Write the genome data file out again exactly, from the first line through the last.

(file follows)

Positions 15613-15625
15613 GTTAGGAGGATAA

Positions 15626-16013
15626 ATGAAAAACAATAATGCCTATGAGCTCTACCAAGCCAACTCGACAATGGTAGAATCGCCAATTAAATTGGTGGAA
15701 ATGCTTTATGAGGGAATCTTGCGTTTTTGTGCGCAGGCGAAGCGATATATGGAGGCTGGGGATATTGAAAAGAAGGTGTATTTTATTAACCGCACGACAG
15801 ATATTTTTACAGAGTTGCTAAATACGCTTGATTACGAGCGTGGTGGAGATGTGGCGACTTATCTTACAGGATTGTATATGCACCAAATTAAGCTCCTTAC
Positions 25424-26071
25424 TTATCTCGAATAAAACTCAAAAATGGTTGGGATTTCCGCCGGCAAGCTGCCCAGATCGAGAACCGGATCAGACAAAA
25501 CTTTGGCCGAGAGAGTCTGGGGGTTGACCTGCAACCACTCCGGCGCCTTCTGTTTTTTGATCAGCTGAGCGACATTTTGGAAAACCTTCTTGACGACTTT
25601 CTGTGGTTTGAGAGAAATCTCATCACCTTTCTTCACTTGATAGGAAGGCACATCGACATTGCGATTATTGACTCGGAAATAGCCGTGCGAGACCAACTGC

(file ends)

Positions 15613-15625
15613 GTTAGGAGGATAA

Positions 15626-16013
15626 ATGAAAAACAATAATGCCTATGAGCTCTACCAAGCCAACTCGACAATGGTAGAATCGCCAATTAAATTGGTGGAA
15701 ATGCTTTATGAGGGAATCTTGCGTTTTTGTGCGCAGGCGAAGCGATATATGGAGGCTGGGGATATTGAAAAGAAGGTGTATTTTATTAACCGCACGACAG
15801 ATATTTTTACAGAGTTGCTAAATACGCTTGATTACGAGCGTGGTGGAGATGTGGCGACTTATCTTACAGGATTGTATATGCACCAAATTAAGCTCCTTAC
Positions 25424-26071
25424 TTATCTCGAATAAAACTCAAAAATGGTTGGGATTTCCGCCGGCAAGCTGCCCAGATCGAGAACCGGATCAGACAAAA
25501 CTTTGGCCGAGAGAGTCTGGGGGTTGACCTGCAACCACTCCGGCGCCTTCTGTTTTTTGATCAGCTGAGCGACATTTTGGAAAACCTTCTTGACGACTTT
25601 CTGTGGTTTGAGAGAAATCTCATCACCTTTCTTCACTTGATAGGAAGGCACATCGACATTGCGATTATTGACTCGGAAATAGCCGTGCGAGACCAACTGC